A typical home consists of load-bearing and non-load bearing structural components. The former carry both their own weight and the weight of other connected components, while the latter carry only their own weight.
Removing any non-load bearing component, like a wall or non-bearing partition, has minimal impact on the structure’s stability. Meanwhile, removing at least one load-bearing component, like a beam or column, may trigger collapse or render the structure unsafe for occupancy. The same principle applies when it comes to adding weight to any load-bearing component, which explains why any home addition job requires that builders adhere to strict safety standards.
For instance, if a ceiling joist were to be removed to extend a room, the remaining joists will be forced to carry the entire weight of the roof. If these components are not strong enough to resist added tension and compression, they can fall apart. For this reason, trusted home builders in Lancaster, PA—such as Leids Carpentry, for instance—observe extra care when carrying out home addition projects that require the removal of certain load-bearing components.
An article for BHG.com explores the topic further by citing some additions that may cause extra stress on a structure.
Bump-outs put extra stress on one particular section of a foundation. If the material used to build the foundation is in poor shape or if the ground underneath it is unstable, cracking or heaving could occur. One remedy is to add piers outside to help support the extra weight. Another is to reinforce house foundations with steel bars or rods.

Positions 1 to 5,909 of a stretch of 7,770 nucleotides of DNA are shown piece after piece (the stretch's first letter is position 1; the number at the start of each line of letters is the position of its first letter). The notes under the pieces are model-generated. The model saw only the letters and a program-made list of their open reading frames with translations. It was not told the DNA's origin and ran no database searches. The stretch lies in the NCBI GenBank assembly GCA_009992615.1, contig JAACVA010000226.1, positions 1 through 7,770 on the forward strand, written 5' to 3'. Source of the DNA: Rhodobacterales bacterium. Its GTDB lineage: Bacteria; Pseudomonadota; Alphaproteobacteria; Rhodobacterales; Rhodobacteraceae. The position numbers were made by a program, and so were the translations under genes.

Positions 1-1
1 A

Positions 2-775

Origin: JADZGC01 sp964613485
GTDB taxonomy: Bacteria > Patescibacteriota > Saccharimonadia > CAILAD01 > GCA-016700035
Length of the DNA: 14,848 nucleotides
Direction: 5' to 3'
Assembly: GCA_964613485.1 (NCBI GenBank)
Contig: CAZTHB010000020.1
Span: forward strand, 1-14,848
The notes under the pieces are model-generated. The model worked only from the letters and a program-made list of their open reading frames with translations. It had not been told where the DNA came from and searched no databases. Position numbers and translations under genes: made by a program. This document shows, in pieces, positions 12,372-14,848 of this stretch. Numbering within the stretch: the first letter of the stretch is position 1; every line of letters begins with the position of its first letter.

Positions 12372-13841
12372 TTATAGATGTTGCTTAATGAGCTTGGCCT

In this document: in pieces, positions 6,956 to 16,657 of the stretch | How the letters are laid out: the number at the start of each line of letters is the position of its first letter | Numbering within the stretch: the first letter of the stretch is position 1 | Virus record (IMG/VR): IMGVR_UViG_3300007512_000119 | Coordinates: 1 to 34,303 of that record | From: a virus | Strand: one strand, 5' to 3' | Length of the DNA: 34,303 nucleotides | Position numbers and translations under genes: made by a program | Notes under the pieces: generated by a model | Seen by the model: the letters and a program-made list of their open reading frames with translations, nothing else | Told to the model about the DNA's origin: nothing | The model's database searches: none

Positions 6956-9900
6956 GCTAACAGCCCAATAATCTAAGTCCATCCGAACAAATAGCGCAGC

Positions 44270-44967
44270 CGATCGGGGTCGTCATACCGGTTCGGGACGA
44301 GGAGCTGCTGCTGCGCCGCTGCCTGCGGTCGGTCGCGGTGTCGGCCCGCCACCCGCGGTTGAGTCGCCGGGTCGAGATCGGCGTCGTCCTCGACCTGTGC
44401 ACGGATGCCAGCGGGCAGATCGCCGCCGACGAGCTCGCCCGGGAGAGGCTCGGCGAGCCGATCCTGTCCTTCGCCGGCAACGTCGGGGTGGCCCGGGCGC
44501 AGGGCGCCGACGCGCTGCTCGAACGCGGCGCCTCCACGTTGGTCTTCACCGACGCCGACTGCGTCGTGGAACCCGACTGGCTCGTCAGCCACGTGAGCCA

The other common structural problem involves floor framing for upper-level additions. The ceilings in many single-story homes are framed with 2×6 or 2×8 joists that, depending on the span, can support themselves plus drywall and insulation but may not be strong enough to support an upper floor without bouncing or sagging.
Homeowners who are looking to add a porch, bay window, or garage must make a point to discuss these plans in detail with their chosen Lancaster, PA home builders. These professionals, in turn, must explain the risks involved in such a project and what techniques can be used to minimize those risks. An oversight can lead to costly repairs in the future, particularly unsecure loading that causes beams and joists to sag or crack.
Rather than discuss home remodeling or addition plans over the phone, it would be more sensible if the home builder can visit the site beforehand and talk to the homeowner while carrying out an actual inspection. This way, the decision to make an addition is entirely based on facts. For this kind of service, homeowners can rely on a builder like Leid’s Carpentry.
(Source: Common Addition Problems, BGH.com)